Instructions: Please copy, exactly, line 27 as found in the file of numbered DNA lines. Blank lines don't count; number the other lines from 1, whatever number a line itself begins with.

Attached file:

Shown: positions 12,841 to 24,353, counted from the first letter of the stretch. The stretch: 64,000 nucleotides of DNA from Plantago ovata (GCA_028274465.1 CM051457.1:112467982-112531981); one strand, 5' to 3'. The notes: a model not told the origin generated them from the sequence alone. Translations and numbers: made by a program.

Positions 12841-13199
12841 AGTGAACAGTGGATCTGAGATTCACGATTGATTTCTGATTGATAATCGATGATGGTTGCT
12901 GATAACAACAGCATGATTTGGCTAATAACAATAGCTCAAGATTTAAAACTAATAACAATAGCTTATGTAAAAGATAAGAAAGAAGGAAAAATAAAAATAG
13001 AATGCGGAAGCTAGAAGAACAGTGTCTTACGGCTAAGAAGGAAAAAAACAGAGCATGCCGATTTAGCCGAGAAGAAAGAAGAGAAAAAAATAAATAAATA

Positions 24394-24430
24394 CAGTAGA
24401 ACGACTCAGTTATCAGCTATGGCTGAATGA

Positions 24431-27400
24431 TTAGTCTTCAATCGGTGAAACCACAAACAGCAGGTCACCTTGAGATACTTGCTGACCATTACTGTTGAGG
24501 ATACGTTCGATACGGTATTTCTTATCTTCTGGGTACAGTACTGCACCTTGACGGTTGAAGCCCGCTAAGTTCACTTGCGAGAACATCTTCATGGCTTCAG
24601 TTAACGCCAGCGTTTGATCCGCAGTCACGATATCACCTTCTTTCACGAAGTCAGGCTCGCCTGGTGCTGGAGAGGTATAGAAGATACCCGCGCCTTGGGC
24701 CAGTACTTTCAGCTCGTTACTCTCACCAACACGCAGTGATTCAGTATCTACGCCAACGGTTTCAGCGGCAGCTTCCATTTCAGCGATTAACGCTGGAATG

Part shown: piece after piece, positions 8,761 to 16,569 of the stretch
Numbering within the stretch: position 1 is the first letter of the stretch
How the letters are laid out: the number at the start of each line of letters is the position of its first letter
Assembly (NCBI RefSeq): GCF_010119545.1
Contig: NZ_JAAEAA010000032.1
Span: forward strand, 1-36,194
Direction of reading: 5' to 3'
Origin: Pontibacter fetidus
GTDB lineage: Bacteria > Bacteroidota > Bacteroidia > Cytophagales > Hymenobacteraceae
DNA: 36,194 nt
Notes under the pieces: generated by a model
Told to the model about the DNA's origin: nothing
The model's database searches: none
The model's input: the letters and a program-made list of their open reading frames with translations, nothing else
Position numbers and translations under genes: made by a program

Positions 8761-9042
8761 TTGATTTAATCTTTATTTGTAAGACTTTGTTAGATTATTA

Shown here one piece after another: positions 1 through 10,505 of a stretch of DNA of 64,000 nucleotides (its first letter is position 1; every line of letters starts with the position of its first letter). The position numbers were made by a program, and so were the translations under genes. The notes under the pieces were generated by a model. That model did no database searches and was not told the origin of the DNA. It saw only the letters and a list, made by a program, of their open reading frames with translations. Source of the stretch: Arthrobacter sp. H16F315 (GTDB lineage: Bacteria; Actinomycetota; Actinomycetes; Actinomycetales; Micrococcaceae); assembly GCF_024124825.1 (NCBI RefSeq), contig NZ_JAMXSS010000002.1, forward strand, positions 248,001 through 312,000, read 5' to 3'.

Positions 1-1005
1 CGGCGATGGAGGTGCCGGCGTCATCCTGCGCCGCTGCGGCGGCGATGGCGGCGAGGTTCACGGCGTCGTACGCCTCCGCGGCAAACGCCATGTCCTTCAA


The model's input: the letters and a program-made list of their open reading frames with translations, nothing else